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  • Efficient Light Bending with Isotropic Metamaterial Huygens’ Surfaces Carl Pfeiffer,† Naresh K. Emani,‡ Amr M. Shaltout,‡ Alexandra Boltasseva,‡ Vladimir M. Shalaev,*,‡

    and Anthony Grbic*,†

    †Department of Electrical Engineering and Computer Science, University of Michigan, Ann Arbor, Michigan 48109-2122, United States ‡School of Electrical and Computer Engineering and Birck Nanotechnology Center, Purdue University, West Lafayette, Indiana 47907, United States

    *S Supporting Information

    ABSTRACT: Metamaterial Huygens’ surfaces manipulate electro- magnetic wavefronts without reflection. A broadband Huygens’ surface that efficiently refracts normally incident light at the telecommunication wavelength of 1.5 μm is reported. The electric and magnetic responses of the surface are independently controlled by cascading three patterned, metallic sheets with a subwavelength overall thickness of 430 nm. The peak efficiency of the device is significantly enhanced by reducing the polarization and reflection losses that are inherent to earlier single-layer designs.

    KEYWORDS: Metamaterial, metasurface, Huygens, lens, plasmonics

    Metamaterials have received much attention due to theirability to provide extreme control of electromagnetic fields. However, at near-infrared and visible wavelengths, metamaterials have been hampered by fabrication challenges and high loss, significantly limiting their impact.1 This has led to the development of metasurfaces: the two-dimensional equivalent of metamaterials.2,3 Metasurfaces can impart discontinuities on electromagnetic wavefronts, giving them the ability to generate novel lenses for a myriad of nanophotonic applications including optical tweezing, image sensors, and displays.4,5 In contrast, more conventional optics such as dielectric lenses and spatial light modulators are bulky, which limits their integration into nanophotonic systems.6−9

    Optical metasurfaces reported to date only manipulate electric polarization currents, which fundamentally limits their max- imum efficiency due to polarization and reflection loss.10−12

    Efficiencies on the order of 5% are typical in these previous designs. In addition, many of these metasurfaces suffer from low phase coverage or only work for a single polarization.4,13

    This limits their ability to tailor an incident wavefront. In fact, the surface equivalence principle dictates that a magnetic response must be present for complete control of an electromagnetic wavefront by a surface.14 This has led to the development of metamaterial Huygens’ surfaces, which use collocated electric and magnetic polarizabilities to realize reflectionless low profile lenses.15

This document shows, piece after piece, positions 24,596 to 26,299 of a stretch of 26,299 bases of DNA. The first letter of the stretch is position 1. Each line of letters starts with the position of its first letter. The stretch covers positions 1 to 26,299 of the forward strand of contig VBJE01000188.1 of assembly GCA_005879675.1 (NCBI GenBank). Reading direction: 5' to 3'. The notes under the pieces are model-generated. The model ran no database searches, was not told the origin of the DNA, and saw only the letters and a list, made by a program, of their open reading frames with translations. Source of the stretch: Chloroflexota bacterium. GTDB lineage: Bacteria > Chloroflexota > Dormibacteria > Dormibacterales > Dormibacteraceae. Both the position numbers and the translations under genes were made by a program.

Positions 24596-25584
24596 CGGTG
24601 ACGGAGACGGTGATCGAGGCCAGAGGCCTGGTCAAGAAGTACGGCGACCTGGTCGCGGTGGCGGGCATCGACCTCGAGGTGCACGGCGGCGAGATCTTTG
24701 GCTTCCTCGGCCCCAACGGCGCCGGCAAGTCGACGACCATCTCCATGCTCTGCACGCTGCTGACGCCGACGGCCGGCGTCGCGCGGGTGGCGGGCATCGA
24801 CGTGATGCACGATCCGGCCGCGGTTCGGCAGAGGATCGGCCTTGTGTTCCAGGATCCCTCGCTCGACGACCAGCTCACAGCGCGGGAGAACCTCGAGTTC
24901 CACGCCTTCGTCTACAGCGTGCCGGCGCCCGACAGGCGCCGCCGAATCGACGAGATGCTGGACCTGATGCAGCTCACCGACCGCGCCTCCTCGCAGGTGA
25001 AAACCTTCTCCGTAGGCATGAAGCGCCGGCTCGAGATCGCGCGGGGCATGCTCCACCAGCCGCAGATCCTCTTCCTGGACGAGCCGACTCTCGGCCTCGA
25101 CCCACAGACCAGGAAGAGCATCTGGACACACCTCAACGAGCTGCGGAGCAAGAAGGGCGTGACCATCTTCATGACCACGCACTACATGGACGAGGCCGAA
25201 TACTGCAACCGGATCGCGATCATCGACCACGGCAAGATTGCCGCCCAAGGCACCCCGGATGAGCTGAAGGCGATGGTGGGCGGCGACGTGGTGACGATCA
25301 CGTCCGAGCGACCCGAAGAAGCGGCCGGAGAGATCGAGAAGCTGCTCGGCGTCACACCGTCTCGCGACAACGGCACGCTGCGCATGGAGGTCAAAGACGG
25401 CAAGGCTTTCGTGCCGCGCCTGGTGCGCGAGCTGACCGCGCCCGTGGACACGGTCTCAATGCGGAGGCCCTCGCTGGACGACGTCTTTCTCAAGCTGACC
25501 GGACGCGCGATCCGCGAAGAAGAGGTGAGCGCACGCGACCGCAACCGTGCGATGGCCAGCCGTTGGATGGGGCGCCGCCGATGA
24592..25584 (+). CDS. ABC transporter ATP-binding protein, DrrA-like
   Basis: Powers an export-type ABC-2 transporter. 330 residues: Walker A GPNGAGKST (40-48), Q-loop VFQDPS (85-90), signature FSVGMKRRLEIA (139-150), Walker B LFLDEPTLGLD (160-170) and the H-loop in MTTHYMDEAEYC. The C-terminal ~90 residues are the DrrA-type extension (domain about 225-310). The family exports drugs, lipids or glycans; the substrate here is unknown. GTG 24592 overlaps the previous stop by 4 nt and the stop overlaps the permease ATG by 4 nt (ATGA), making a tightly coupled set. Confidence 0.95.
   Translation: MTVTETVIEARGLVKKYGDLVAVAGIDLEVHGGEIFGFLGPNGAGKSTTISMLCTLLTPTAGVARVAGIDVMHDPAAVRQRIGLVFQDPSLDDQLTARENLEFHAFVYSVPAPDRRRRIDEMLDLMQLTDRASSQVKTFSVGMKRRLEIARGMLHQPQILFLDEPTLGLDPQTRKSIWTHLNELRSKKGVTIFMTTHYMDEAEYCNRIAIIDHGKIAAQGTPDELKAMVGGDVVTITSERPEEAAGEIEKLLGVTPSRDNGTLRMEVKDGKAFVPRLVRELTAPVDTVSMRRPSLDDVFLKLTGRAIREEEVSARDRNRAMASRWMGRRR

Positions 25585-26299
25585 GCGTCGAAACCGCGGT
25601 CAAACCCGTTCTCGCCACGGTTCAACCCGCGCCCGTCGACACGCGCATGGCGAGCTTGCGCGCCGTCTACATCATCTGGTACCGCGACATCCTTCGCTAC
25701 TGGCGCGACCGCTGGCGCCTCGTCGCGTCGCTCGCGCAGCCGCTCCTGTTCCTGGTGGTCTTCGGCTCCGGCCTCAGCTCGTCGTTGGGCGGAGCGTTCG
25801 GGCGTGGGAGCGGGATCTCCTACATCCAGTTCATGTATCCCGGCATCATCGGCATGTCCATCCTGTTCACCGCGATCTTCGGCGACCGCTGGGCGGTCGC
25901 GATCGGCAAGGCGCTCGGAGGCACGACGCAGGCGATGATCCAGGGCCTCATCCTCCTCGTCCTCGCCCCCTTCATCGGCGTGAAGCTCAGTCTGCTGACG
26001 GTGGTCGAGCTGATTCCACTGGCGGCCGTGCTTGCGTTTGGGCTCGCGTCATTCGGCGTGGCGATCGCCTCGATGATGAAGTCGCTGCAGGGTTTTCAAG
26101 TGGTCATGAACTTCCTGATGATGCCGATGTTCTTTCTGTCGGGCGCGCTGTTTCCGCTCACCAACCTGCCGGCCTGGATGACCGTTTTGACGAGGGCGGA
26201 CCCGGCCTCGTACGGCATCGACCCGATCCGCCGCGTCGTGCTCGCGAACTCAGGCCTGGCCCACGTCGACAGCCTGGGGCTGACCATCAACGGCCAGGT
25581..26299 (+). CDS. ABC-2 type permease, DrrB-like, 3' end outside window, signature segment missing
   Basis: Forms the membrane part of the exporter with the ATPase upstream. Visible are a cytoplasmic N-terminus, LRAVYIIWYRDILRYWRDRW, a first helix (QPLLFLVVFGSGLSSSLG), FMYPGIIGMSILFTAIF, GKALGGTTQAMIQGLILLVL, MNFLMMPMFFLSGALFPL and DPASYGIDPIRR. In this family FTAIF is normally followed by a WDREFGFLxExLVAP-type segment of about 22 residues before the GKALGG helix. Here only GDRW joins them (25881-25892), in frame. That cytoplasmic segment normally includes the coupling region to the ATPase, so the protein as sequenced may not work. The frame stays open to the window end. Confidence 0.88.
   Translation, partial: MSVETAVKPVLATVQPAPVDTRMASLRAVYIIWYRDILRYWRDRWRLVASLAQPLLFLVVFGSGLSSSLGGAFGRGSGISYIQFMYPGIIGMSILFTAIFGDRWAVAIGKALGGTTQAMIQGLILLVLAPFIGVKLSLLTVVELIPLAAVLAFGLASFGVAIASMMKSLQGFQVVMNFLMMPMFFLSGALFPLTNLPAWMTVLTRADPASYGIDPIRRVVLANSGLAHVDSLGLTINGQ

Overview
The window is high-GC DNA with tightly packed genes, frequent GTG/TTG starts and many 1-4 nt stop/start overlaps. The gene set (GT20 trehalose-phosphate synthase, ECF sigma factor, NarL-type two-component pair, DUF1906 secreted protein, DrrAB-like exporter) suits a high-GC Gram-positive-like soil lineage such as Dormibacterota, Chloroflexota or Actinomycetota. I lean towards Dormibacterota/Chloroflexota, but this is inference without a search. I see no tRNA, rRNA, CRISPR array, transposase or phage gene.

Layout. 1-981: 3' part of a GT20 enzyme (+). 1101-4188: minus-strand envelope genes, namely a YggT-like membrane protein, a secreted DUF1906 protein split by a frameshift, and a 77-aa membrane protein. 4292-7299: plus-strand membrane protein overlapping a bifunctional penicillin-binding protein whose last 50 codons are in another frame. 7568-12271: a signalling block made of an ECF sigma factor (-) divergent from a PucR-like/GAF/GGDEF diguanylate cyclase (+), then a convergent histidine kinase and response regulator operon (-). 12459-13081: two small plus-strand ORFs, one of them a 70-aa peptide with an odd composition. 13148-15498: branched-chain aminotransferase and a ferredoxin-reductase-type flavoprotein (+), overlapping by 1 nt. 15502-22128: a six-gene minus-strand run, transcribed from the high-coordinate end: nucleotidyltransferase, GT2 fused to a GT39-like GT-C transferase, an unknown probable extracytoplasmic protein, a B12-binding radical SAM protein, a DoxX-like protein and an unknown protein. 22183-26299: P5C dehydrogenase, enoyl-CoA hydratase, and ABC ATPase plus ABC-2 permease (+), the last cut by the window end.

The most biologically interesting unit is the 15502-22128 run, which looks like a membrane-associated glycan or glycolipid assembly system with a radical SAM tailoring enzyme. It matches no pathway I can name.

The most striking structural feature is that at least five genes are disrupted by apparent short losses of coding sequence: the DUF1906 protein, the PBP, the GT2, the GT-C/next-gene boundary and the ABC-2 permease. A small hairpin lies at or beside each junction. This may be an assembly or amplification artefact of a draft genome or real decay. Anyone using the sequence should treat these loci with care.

At microwave frequencies, generating a magnetic response is straightforward using split-ring-resonators.16 However, this approach has its challenges at optical frequencies.17 Alter- natively, cascading metallic layers upon one another can also generate a magnetic response due to circulating electric

    currents.18−20 This has led to the well-known fishnet structure, which provides both an electric and magnetic response to realize a negative index of refraction.20 However, bulk metamaterials such as the fishnet structure generally exhibit relatively low phase shifts per unit cell as light propagates through them. In contrast, the inhomogeneous metasurfaces developed here exhibit large phase shifts across a subwave- length thickness. To date, optical metasurface designs that incorporate a magnetic response have been proposed, but no experiments have been performed.21−23

    In this paper, the first experimental metamaterial Huygens’ surface at optical frequencies is demonstrated. An isotropic unit cell consisting of cascaded sheet admittances (patterned metallic sheets) is proposed, and a straightforward design procedure is detailed. The magnetic response is generated by circulating, longitudinal electric currents supported by the cascaded metallic sheets. Simulations demonstrate that the proposed structure achieves large phase coverage while maintaining high transmission. A proof-of-concept metamate- rial Huygens’ surface is designed to refract normally incident light to an angle of 35° from normal at the design wavelength of 1.5 μm (see Figure 1). Simulations show that the surface exhibits a high efficiency of 30%, and an order of magnitude improvement in the extinction ratio over previously reported metasurfaces. The metamaterial Huygens’ surface is then fabricated by sequentially patterning three gold (Au) sheets

    Received: January 15, 2014 Revised: March 15, 2014 Published: April 1, 2014

    Letter

    pubs.acs.org/NanoLett

    © 2014 American Chemical Society 2491 dx.doi.org/10.1021/nl5001746 | Nano Lett. 2014, 14, 2491−2497

    pubs.acs.org/NanoLett